I just had an excellent conversation about the Camel Method with some friends. In case you aren't familiar with it the camel method is basically the approach to evangelism and missions that uses the Koran as a bridge to draw Muslims to the gospel. It basically is an approach to using the Koran as an evangelistic tool in an attempt to make it "easier" to speak to a muslim about Jesus' holiness, power, and position.
A few thoughts...
1) It seems that this method is a subtle pursuit to avoid persecution.
2) It seems to feed ignorance and insecurity about what one knows about the religion of Islam and makes Christians think that they can't share the gospel without using the Koran. This appears to be a prideful undermining of the sufficiency of Scripture. The Bible is the revelation of how mankind might be saved into a relationship with the one, living, triune God. The method seems to undermine the authority of the Bible. This method is not the same as Paul quoting a prophet from Crete (Titus 1:12) or a Greek poet (Acts 17:28)...it doesn't ever appear that he is claiming that those sources have authority (the camel method seems to).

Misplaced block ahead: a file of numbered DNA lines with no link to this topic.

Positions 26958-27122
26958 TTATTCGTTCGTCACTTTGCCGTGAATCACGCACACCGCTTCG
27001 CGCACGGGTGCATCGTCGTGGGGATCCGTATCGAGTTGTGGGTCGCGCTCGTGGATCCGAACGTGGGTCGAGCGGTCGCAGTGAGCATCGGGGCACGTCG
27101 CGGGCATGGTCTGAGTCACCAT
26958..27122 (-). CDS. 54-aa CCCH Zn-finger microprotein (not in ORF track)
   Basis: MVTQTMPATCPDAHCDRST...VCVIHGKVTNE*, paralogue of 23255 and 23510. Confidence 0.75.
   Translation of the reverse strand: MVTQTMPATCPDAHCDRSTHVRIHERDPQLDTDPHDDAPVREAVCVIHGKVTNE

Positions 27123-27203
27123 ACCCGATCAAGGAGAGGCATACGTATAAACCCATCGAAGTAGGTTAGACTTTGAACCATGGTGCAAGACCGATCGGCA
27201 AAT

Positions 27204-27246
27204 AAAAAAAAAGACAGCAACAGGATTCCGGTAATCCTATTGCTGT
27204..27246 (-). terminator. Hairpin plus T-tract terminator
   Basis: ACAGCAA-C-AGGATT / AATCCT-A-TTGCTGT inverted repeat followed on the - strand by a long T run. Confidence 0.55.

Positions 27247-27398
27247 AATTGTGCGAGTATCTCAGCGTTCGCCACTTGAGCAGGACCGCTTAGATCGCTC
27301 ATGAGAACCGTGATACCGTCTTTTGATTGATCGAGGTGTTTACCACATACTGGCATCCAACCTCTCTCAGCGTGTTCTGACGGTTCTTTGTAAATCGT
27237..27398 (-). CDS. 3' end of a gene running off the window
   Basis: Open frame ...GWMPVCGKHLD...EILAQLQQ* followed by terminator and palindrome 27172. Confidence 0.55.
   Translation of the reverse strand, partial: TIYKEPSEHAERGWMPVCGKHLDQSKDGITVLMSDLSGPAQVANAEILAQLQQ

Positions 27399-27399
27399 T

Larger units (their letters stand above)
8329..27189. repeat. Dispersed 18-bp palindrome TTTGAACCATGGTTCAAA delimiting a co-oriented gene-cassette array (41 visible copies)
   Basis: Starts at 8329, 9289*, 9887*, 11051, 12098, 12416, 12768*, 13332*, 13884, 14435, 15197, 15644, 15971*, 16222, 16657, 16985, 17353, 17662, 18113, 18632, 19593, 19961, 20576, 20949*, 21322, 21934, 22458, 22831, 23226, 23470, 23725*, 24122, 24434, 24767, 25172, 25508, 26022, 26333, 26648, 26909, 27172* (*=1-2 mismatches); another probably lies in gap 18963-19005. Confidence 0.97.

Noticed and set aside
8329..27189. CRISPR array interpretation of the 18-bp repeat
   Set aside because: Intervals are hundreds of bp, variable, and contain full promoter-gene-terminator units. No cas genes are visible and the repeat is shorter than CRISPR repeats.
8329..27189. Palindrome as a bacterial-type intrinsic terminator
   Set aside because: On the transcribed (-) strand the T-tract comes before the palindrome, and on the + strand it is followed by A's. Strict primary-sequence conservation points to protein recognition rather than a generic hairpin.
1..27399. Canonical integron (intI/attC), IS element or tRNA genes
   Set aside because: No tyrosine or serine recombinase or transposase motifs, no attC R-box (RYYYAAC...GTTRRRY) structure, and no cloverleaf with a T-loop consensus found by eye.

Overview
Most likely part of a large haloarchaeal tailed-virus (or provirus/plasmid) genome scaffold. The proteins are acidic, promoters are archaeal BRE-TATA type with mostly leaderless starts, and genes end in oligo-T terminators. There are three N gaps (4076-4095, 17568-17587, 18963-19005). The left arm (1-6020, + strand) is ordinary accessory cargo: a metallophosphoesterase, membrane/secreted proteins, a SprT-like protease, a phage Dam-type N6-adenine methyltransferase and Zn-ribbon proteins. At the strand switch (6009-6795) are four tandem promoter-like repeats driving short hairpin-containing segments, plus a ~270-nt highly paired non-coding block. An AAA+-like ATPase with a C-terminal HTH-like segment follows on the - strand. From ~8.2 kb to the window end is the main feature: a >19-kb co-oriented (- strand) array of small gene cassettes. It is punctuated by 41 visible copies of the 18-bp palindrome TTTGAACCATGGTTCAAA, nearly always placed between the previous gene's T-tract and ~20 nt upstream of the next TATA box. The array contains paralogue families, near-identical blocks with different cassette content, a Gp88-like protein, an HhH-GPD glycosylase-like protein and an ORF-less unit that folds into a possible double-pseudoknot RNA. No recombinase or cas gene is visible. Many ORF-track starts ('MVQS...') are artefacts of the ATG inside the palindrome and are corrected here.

3) It is deceptive and doesn't have a lot of integrity as it is basically a bait and switch tactic. [If we establish in people's minds that the Koran is indeed authoritative how are we going to remove that from their minds? This seems to scream bait and switch.]
4) Christians need to spend more time gaining an understanding of what the Bible teaches about God and themselves. This will enable them to share the gospel and apply the true authoritative Scriptures to the individual situation.
5) You don't have to have an understanding of every religion in the world (and their writings) in order engage people with the gospel. A good solid understanding of the true God and the true state of man will enable us to share the gospel most effectively (similar to how one is trained to identify counterfiet money...they don't look at all the possible fakes...the just study the true thing intensly and analytically).